All patients had high blood calcium, ranging from 12.4 to 15.1 mg per 100 cc. Dosages of vitamin D ranged from the lowest at 150,000 IU/day for 4 months (serum calcium 13.9) to the highest at 500,000 IU/day for 18 months (serum calcium 14.3). They reported on another patient who developed hypercalcemia after she reported taking 300,000 IU of vitamin D2 for only 2 weeks; she also had eye lesions evident on slit lamp exam. Although accurate follow up was not possible due to the fact the patients came from around the country, no patients died but some suffered permanent renal damage from the excessive doses of vitamin D.
The treatment the authors used for vitamin D toxicity was discontinuing the vitamin D, drinking 4,000 cc of fluid per day, and a low calcium diet. Improvement occurred within 2–8 weeks when nausea, vomiting, and lassitude disappeared. Blood calcium fell in all patients by one month but continued to be elevated for as long as a year in one patient.
These reports of toxicity were all the medical profession needed to condemn vitamin D as dangerous, as I learned in medical school in the early 1970s. The dark ages of vitamin D meant that for several generations of doctors, vitamin D was toxic at all but the most meaningless doses. Its use to treat asthma and arthritis became verboten. For fifty years, doctors forgot about vitamin D — other than vitamin D deficient rickets — because of fear of toxicity. During these dark ages, the Food and Nutrition Board periodically reviewed vitamin D and repeatedly distributed toxicity alarms, along with their recommendations that we only take insignificant doses.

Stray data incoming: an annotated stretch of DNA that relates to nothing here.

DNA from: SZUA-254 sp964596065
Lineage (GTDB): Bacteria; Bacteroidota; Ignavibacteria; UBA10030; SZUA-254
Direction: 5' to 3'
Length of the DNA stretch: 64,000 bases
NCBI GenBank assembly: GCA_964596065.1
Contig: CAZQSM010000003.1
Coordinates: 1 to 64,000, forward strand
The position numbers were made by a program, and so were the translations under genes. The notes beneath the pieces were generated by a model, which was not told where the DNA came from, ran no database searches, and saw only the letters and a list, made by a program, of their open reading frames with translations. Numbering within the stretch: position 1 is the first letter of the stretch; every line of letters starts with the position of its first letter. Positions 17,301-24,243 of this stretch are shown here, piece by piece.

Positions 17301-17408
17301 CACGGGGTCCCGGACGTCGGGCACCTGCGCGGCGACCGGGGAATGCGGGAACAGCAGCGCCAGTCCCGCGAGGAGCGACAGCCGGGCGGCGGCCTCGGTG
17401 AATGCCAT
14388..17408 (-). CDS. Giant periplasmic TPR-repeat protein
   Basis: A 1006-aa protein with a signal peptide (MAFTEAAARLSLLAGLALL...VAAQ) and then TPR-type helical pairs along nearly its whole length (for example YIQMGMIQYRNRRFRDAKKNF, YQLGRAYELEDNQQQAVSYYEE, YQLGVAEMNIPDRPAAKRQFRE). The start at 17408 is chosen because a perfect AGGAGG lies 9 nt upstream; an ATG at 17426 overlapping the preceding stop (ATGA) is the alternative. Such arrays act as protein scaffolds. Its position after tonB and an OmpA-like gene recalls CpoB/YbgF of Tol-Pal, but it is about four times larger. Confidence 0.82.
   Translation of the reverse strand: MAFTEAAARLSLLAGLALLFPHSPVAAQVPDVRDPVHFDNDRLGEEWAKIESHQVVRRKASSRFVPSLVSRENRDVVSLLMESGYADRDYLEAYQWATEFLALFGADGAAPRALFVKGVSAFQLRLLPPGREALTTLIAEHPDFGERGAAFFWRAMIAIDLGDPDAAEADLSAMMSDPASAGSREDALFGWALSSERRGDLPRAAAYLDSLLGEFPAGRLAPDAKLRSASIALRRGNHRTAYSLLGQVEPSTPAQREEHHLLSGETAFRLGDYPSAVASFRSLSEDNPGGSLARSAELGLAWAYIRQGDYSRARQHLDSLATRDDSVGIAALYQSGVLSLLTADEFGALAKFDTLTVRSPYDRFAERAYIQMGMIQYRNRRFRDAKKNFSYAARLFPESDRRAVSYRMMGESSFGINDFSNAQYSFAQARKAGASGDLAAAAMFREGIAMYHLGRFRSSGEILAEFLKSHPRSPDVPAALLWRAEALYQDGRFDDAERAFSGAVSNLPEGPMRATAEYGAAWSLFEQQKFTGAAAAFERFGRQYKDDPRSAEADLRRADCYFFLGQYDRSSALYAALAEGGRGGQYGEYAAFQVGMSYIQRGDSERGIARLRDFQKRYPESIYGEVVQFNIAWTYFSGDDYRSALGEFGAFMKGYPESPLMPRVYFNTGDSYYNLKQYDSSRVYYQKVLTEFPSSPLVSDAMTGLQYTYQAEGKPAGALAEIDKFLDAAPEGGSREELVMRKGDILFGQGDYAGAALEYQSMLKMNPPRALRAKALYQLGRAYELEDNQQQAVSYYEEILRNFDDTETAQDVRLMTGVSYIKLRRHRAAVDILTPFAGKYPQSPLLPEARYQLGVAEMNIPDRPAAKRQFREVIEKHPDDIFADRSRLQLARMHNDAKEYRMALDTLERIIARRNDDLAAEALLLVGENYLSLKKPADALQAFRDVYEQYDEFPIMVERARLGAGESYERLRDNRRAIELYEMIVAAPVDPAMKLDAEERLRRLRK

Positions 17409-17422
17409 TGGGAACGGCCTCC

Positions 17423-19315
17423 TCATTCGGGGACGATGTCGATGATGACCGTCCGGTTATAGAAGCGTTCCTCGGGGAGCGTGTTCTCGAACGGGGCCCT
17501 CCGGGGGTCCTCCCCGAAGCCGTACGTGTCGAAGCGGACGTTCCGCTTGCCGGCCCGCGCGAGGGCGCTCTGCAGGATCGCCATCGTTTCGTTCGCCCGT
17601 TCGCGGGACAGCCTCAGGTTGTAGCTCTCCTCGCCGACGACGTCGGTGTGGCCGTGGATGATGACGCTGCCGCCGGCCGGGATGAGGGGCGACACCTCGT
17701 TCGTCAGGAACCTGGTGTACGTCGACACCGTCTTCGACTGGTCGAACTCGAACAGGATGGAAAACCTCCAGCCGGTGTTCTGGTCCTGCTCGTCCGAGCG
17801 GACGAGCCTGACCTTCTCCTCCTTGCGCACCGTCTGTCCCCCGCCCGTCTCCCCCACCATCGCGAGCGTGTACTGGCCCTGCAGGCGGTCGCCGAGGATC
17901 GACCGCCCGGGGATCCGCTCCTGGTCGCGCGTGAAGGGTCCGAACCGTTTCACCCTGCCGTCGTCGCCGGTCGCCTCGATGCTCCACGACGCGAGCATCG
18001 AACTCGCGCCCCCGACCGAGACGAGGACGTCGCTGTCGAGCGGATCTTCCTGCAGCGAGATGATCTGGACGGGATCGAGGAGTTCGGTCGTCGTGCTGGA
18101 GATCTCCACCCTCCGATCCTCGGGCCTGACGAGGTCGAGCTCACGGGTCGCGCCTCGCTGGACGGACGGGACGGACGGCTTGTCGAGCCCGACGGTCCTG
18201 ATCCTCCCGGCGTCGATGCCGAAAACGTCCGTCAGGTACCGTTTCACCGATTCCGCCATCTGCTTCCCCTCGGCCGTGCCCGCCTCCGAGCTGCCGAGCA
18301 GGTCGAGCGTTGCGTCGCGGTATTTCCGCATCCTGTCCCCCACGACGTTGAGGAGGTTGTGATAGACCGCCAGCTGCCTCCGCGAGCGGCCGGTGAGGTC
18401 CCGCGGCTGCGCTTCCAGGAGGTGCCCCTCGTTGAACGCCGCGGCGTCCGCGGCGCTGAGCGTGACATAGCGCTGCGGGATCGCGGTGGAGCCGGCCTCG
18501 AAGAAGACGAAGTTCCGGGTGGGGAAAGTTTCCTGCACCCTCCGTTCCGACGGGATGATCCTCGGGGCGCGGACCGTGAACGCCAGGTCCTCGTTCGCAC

Out of the dark ages
Then, at the turn of the century, Professor Reinhold Vieth of the University of Toronto showed us the way out of the dark ages with an objective review of the toxicity literature. The paper is free to download:
Vieth R. Vitamin D supplementation, 25-hydroxyvitamin D concentrations, and safety. Am J Clin Nutr. 1999 May;69(5):842–56.
What Vieth’s paper showed was that there is a difference between 5,000 IU per day and 50,000 IU per day, the first being a physiological dose and the second being a pharmacological dose, a drug. However, in 1999 the world was using neither dose properly, in that no doctors were prescribing 5,000 IU per day and no scientists were studying 50,000 IU per day.